Reagan by H. W. Brands

Title Reagan
Author H. W. Brands
Publisher Anchor
Release Date 2016
Category Presidents
Total Pages 805
ISBN 9780307951144
Language English, Spanish, and French
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Book Summary:

From master storyteller and New York Times bestselling Historian H. W. Brands comes the definitive biography of a visionary and transformative president In his magisterial new biography, H. W. Brands brilliantly establishes Ronald Reagan as one of the two great presidents of the twentieth century, a true peer to Franklin Roosevelt. Reagan conveys with sweep and vigor how the confident force of Reagan's personality and the unwavering nature of his beliefs enabled him to engineer a conservative revolution in American politics and play a crucial role in ending communism in the Soviet Union. Reagan shut down the age of liberalism, Brands shows, and ushered in the age of Reagan, whose defining principles are still powerfully felt today. Employing archival sources not available to previous biographers and drawing on dozens of interviews with surviving members of Reagan's administration, Brands has crafted a richly detailed and fascinating narrative of the presidential years. He offers new insights into Reagan's remote management style and fractious West Wing staff, his deft handling of public sentiment to transform the tax code, and his deeply misunderstood relationship with Soviet leader Mikhail Gorbachev, on which nothing less than the fate of the world turned. Reagan is a storytelling triumph, an irresistible portrait of an underestimated politician whose pragmatic leadership and steadfast vision transformed the nation.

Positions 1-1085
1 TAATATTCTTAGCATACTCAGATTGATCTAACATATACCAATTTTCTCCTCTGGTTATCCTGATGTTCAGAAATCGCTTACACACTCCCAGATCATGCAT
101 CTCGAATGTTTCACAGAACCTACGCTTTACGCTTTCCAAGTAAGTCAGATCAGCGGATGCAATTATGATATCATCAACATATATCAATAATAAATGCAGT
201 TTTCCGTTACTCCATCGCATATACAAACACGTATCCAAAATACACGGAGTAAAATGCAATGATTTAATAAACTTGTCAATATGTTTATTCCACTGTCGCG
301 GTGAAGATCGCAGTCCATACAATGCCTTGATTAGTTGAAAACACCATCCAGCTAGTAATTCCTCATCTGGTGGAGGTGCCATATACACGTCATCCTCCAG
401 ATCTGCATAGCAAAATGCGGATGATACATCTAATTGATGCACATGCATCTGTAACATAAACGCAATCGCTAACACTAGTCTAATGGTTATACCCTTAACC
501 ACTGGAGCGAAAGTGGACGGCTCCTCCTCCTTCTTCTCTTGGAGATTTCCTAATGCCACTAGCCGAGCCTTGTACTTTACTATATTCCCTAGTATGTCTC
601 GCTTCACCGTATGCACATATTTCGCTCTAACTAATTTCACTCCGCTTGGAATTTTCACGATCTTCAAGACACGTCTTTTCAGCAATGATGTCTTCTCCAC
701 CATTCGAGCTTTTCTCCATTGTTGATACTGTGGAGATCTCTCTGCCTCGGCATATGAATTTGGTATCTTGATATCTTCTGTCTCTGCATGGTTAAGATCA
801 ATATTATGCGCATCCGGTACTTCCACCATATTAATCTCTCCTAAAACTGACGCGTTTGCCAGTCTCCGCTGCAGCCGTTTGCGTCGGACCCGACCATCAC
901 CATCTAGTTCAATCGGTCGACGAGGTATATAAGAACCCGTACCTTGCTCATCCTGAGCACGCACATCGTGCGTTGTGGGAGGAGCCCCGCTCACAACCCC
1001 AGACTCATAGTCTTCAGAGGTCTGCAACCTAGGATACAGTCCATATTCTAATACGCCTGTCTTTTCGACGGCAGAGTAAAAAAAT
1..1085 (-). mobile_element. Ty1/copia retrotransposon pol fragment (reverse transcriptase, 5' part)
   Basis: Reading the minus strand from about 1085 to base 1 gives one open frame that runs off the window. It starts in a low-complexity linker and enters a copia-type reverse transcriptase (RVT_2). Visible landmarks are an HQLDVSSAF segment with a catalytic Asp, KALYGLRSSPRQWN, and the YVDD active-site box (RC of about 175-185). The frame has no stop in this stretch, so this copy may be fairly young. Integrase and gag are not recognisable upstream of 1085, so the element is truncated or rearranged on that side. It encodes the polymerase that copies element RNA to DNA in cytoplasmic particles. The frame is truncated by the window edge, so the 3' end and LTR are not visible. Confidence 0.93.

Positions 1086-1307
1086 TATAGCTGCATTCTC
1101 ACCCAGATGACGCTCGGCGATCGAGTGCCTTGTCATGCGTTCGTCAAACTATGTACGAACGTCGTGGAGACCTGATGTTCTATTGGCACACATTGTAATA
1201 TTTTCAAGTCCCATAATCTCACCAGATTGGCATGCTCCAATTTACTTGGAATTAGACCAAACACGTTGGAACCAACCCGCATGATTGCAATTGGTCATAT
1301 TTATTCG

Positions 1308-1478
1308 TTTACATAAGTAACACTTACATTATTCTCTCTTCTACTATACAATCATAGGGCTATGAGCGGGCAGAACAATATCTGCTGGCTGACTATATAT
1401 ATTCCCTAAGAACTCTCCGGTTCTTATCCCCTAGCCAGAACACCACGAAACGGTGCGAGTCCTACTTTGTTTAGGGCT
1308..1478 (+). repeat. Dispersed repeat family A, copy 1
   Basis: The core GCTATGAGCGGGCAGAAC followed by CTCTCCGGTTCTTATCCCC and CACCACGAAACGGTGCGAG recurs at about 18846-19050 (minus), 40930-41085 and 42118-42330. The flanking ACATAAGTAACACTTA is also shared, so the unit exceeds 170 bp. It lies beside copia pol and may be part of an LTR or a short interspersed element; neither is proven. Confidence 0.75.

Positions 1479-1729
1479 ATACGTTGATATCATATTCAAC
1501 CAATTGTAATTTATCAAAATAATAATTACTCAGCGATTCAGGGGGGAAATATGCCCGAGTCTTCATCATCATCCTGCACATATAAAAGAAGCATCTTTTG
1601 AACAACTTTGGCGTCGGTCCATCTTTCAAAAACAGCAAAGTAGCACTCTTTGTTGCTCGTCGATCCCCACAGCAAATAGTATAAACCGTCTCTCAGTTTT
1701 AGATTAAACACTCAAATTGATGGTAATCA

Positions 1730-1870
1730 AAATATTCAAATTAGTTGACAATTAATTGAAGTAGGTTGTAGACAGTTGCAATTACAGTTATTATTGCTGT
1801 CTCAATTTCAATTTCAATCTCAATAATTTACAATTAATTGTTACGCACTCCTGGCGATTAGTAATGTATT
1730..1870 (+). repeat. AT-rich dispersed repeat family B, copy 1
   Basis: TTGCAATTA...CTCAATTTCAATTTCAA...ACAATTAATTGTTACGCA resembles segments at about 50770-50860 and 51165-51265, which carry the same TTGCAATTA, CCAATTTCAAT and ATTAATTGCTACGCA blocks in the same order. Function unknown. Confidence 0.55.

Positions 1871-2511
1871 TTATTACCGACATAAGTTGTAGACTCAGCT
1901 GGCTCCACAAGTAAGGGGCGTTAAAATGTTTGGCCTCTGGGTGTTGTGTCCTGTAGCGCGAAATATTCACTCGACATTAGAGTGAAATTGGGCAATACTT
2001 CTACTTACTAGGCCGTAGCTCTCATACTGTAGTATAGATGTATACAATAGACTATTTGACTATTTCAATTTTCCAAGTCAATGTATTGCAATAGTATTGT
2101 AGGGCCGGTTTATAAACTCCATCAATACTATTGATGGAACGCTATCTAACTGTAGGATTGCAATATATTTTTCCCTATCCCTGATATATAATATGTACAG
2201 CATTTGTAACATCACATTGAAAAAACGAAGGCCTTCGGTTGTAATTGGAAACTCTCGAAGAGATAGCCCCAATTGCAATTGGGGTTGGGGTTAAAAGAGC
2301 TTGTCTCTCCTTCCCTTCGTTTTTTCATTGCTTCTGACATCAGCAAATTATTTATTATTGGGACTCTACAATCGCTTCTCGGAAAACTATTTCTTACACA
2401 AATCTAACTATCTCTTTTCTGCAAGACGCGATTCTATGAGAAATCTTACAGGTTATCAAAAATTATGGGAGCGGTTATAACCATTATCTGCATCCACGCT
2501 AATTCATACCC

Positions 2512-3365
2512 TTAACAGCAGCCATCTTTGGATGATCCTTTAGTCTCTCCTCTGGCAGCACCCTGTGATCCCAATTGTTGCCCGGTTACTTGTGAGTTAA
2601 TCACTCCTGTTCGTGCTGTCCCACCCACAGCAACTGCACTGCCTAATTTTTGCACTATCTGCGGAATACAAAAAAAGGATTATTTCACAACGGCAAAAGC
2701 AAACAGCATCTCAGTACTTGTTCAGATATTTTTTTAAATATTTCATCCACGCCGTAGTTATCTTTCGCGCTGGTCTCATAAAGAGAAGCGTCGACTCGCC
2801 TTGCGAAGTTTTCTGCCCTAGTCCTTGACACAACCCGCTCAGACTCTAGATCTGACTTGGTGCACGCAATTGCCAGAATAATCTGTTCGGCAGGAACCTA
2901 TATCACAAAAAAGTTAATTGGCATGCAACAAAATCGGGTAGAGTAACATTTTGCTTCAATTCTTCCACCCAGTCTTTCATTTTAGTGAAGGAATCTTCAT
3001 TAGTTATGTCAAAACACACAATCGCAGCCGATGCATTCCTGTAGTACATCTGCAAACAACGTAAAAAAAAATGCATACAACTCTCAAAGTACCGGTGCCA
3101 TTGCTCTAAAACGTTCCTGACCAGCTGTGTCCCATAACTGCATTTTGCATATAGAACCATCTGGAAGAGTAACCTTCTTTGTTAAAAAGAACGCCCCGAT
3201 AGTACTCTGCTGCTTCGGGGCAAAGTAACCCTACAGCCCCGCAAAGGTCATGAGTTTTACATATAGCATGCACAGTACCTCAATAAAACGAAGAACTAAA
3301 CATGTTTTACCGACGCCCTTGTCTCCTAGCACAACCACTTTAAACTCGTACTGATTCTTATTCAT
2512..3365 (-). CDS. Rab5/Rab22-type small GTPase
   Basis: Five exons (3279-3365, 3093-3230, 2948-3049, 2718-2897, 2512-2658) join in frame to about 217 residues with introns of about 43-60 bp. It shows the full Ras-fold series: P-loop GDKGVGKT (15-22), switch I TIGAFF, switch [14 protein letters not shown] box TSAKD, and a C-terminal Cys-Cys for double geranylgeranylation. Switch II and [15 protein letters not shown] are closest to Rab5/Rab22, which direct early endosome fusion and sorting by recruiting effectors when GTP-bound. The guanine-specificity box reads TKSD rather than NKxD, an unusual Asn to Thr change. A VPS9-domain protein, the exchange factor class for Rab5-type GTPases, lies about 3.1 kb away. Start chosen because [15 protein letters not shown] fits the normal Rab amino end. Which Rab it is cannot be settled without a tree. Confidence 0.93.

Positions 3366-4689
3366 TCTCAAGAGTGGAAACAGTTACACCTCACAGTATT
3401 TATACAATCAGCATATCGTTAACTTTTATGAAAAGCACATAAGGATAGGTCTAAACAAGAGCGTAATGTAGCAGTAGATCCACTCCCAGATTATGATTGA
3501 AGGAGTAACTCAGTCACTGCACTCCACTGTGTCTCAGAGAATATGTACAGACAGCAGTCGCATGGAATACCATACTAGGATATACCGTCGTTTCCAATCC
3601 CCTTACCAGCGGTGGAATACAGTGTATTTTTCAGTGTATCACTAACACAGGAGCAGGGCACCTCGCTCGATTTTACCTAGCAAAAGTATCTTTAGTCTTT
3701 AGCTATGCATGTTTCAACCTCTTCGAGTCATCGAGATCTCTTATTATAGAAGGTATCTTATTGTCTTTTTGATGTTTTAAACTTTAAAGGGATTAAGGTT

Traitor To His Class by H. W. Brands

Title Traitor to His Class
Author H. W. Brands
Publisher Anchor
Release Date 2009
Category Biography & Autobiography
Total Pages 888
ISBN 9780307277947
Language English, Spanish, and French
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Book Summary:

A biography of Franklin Delano Roosevelt examines his political leadership in a dark time of Depression and war, his championship of the poor, his revolutionary New Deal legislation, and his legacy for the future.

No Property In Man by Sean Wilentz

Title No Property in Man
Author Sean Wilentz
Publisher Harvard University Press
Release Date 2018-09-06
Category History
Total Pages 280
ISBN 9780674972223
Language English, Spanish, and French
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Book Summary:

Driving straight to the heart of the most contentious issue in American history, Sean Wilentz argues controversially that, far from concealing a crime against humanity, the U.S. Constitution limited slavery’s legitimacy—a limitation which in time inspired the antislavery politics that led to Southern secession, the Civil War, and Emancipation.